Drawing on this history, during the eighties, black and “third-world” feminist scholars were instrumental in analysing the oppression of women within their local, cultural, religious and class circumstances using the Marxist tools of analysis Graham-Leigh assumes were only employed by (white) socialist feminists. Particularly, Patricia Hill Collins and Chandra Mohanty, to name just two, have been grappling with the question of how to organise collective action against oppression between women who despite sharing a common biology reality, resolutely do not face the same oppressions when the material circumstances of their lives are examined [6]. Indeed, Patricia Hill Collins’s theory of a “matrix of domination” in which race, class, and gender are understood as “interlocking systems of oppression” is grounded precisely on the materialist analysis Graham-Leigh champions. For example:

Adhering to a both/and conceptual stance does not mean that race, class, and gender oppression are interchangeable. For example, whereas race, class, and gender oppression operate on the social structural level of institutions, gender oppression seems better able to annex the basic power of the erotic and intrude in personal relationships via family dynamics and within individual consciousness. This may be because racial oppression has fostered historically concrete communities among African-Americans and other racial/ethnic groups. These communities have stimulated cultures of resistance. While these communities segregate Blacks from whites, they simultaneously provide counter-institutional buffers that subordinate groups such as African-Americans use to resist the ideas and institutions of dominant groups. Social class may be similarly structured. Traditionally conceptualized as a relationship of individual employees to their employers, social class might be better viewed as a relationship of communities to capitalist political economies. Moreover, significant overlap exists between racial and social class oppression when viewing them through the collective lens of family and community. Existing community structures provide a primary line of resistance against racial and class oppression. But because gender cross-cuts these structures, it finds fewer comparable institutional bases to foster resistance. [7]

Although, Black (and postcolonial) feminist thought developed what is now understood as “intersectionality” squarely within the Marxist tradition, this does not mean that all feminism which proports to be “intersectional” is necessarily materialist. There is -as Leigh Graham shows- a liberal version of this theory which does indeed replace structural materialist analysis for “personal identity” and “personal experience of oppression” as their defining factors. But as Nancy Fraser notes, the co-option and transformation of materialist analysis by (neo)liberal feminists has been a feature of third wave feminism and it is no surprise, therefore, that it continues today [8].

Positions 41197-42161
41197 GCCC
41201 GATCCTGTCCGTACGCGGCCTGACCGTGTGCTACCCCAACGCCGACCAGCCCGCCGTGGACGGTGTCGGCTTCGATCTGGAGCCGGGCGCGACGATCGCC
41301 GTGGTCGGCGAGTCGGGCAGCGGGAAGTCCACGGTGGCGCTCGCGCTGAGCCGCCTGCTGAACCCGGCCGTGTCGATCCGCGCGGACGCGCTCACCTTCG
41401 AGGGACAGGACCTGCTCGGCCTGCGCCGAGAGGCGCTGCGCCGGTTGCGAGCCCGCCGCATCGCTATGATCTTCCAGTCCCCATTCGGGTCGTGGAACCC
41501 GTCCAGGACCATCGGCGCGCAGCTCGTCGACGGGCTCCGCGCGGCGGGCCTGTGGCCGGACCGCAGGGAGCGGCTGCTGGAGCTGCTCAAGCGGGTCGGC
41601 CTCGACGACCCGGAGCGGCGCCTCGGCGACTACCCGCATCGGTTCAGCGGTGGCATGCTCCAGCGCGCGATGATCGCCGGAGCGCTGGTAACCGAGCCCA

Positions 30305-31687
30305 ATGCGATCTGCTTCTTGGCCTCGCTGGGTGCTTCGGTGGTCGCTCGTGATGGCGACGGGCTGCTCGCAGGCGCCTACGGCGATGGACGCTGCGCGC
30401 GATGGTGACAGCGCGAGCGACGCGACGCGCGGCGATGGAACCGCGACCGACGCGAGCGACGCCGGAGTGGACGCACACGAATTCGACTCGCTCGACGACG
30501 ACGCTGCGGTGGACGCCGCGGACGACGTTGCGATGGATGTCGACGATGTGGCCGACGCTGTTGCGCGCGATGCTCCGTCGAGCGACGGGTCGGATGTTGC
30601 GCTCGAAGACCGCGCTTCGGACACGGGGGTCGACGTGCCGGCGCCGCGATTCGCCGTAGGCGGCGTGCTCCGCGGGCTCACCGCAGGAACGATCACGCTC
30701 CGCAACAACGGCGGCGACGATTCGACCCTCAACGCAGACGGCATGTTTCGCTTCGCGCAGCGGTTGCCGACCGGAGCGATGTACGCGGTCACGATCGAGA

So, to return to the original question. Why can’t all women pull together to overcome common oppression? Why must what separates us -identity in this case- undermine collective action? I hope the answer is now clear. While the centrality of black and brown feminist thought is ignored, or misrepresented in white women’s analysis, there can be no real hope of pan-women solidarity. If we appropriate this work as our own, while simultaneously implying that this very thought is limited and the cause of conflict between us, we can find no common ground at all.

 

[Thanks to Louise Pennington who encouraged me to write this]

[1] For example, Linda Alcoff, “Cultural Feminism Versus Post-Structuralism: The Identity Crisis in Feminist Theory,” Signs. Journal of Women in Culture and Society, (1988) 13: 3, https://www.jstor.org/stable/3174166

[2] Cherríe Moraga and Gloria Anzaldúa, eds., This Bridge Called My Back: Writings by Radical Women of Color, 2. ed., New York, NY: Kitchen Table, 1983.

[3] Kimberlé Crenshaw, “Demarginalizing the Intersection of Race and Sex: A Black Feminist Critique of Antidiscrimination Doctrine, Feminist Theory and Antiracist Politics,” University of Chicago Legal Forum (1989) no. 1, http://chicagounbound.uchicago.edu/uclf/vol1989/iss1/8

[4] My italics.

[5] See, Patricia Hill Collins and Sirma Bilge, Intersectionality, Polity Press, 2016.

[6] An introduction to standpoint theory can be found here, Sandra G. Harding (ed.), The Feminist Standpoint Theory Reader: Intellectual and Political Controversies, Psychology Press, 2004.

Also see, Chandra Talpade Mohanty, “‘Under Western Eyes’ Revisited: Feminist Solidarity through Anticapitalist Struggles.” Signs: Journal of Women in Culture and Society 28: 2 (2002): https://www.journals.uchicago.edu/doi/abs/10.1086/342914

[7] Patricia Hill Collins, Black Feminist Thought: Knowledge, Consciousness, and the Politics of Empowerment, Unwin Hyman, 1990, pp. 221–238, http://www.hartford-hwp.com/archives/45a/252.html

[8] Nancy Fraser, “Feminism, Capitalism and the Cunning of History,” New Left Review, 56 (Mar.-Apr. 2009), https://newleftreview.org/II/56/nancy-fraser-feminism-capitalism-and-the-cunning-of-history